Iranian official warns of oil going above $100

Iranian official warns of oil going above $100

Saudi Arabia will not rush to boost oil supply to make up for a loss of Iranian crude due to USA sanctions, and will stick to a global deal on oil production, which could be extended to the end of 2019, Energy Minister Khalid Al Falih told RIA news agency.

The Trump administration last week announced it would not extend waivers of usa sanctions for countries buying Iranian oil after May 2, in a bid to cut off all foreign sales of the Islamic Republic's key export. Saudi Arabia expects its budget deficit to narrow to 4.2 percent of gross domestic product this year from 4.6 percent in 2018, a target economists say hinges on higher oil prices.

Brent crude futures had risen to $73.08 per barrel by 1143 GMT, up 1.44 per cent from their last close.

Oil prices rose on concerns of a tighter oil market.

Another continues to be rising production in the USA, and a third could be the certainty that Iran will still find a way to ship its oil overseas despite the end of the sanction waivers.

US President Donald Trump over the weekend renewed calls for Saudi Arabia and OPEC to pump more crude.

The rally in oil prices gained momentum in April after Trump tightened sanctions against Iran by ending exemptions previously granted to eight major buyers.

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U.S. crude production fell to 11.68 million barrels per day (bpd) in February, down from 11.87 million (bpd) January, the U.S. Energy Information Administration said on Tuesday. But much of the profusion in supply, led by the United States, Saudi Arabia and Russian Federation, is in lighter grades.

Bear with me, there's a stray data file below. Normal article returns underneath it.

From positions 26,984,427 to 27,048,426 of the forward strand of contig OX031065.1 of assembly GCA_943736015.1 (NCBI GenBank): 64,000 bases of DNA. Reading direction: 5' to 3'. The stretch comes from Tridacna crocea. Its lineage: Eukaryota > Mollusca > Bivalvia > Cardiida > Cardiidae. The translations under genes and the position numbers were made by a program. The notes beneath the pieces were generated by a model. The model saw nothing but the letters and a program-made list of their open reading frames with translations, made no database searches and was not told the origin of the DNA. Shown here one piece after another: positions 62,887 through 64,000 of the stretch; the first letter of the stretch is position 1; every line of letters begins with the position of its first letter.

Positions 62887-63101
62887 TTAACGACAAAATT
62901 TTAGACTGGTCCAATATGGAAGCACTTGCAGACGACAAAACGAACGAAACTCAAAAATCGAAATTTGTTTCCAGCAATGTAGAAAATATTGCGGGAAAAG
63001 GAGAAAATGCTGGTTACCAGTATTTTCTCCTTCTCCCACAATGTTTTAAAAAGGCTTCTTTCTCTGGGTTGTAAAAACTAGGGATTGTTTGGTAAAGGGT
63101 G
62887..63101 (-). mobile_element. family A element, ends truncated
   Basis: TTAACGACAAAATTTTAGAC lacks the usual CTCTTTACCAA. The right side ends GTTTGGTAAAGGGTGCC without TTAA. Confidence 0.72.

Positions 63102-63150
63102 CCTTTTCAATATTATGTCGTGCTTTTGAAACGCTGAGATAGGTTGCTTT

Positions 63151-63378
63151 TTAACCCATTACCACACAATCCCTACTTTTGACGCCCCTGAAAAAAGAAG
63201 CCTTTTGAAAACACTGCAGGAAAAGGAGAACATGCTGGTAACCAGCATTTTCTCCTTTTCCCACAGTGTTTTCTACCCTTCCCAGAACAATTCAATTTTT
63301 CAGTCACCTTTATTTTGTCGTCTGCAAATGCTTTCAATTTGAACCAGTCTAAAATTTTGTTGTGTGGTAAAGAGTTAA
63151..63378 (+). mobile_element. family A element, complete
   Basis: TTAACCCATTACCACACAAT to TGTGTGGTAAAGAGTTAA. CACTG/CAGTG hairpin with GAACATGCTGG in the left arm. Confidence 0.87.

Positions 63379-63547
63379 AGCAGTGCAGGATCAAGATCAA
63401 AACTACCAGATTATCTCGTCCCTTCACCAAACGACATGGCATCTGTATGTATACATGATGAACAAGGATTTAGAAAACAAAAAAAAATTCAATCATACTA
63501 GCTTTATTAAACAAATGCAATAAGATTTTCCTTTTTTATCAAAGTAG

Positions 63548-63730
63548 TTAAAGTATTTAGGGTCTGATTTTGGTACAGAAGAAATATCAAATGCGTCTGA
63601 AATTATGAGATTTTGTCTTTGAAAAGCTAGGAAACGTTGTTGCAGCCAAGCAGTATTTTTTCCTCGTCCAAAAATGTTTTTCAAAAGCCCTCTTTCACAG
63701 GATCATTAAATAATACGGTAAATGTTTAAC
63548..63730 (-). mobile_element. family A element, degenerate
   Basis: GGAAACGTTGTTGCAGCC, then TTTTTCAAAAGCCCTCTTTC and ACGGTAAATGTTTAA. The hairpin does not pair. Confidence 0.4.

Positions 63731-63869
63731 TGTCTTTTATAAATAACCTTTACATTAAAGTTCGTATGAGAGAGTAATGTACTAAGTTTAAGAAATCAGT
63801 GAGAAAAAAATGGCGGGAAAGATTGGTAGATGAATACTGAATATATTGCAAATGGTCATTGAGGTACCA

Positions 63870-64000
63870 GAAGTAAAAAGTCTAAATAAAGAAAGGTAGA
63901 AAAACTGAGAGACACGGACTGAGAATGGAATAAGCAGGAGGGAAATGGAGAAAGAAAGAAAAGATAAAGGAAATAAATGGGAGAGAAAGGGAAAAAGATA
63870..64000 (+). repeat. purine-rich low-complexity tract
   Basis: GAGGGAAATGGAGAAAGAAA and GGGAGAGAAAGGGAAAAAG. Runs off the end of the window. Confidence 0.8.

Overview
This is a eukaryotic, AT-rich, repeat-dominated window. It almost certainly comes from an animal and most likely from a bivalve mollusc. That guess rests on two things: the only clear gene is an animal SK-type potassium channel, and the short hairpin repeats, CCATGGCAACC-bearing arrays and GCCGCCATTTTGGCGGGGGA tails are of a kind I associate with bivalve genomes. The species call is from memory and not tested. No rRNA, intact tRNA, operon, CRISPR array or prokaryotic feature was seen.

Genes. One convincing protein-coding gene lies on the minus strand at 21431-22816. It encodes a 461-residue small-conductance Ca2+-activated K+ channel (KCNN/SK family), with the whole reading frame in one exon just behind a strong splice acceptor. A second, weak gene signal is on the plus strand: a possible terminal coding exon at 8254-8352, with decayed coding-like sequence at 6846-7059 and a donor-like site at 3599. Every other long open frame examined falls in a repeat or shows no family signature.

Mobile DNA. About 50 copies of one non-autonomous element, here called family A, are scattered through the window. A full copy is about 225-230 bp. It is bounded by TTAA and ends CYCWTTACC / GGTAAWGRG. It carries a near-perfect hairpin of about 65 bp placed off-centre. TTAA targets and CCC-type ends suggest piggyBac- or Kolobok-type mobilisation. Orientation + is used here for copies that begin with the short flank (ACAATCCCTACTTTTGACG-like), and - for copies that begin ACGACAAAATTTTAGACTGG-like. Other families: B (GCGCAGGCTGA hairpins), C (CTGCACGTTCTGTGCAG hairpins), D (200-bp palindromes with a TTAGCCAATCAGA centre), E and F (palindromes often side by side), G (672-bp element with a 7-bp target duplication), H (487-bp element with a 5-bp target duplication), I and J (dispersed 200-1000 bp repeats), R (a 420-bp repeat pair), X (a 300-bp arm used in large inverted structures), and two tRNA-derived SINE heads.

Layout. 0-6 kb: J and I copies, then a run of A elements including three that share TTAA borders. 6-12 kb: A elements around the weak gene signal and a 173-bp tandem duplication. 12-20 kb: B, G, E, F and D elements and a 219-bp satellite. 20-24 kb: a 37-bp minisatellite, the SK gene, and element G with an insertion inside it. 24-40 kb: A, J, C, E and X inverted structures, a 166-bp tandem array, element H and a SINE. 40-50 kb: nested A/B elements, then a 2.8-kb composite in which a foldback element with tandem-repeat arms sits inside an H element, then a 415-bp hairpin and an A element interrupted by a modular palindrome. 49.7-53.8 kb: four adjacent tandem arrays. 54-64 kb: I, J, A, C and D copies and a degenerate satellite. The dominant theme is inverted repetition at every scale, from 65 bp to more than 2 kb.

"We will look at (global oil) inventories - are they higher or lower than the normal level and we will adjust the production level accordingly".

Analysts and market participants downplayed the comments as details were unclear.

Saudi Energy Minister Khalid Al-Falih said last week that the world's biggest oil exporter will cater to customers' needs, but doesn't see the need for an immediate response to the Iran situation.

However, Pompeo did not make any commitment and told Swaraj the matter was no longer handled at his level as a decision had been made by the USA administration to strictly enforce sanctions, the people added.

There has been wide speculations as to what approach India will take, with plenty of op-eds claiming that they will stand in defiance of the United States and plenty claiming just the opposite, that they will fill in the Iranian oil gap with crude oil supply from other oil-producing nations.

The end of waivers won't have any significant impact either on Iranian exports, or the global crude market in general, according to Petr Pushkarev, chief analyst at TeleTrade.

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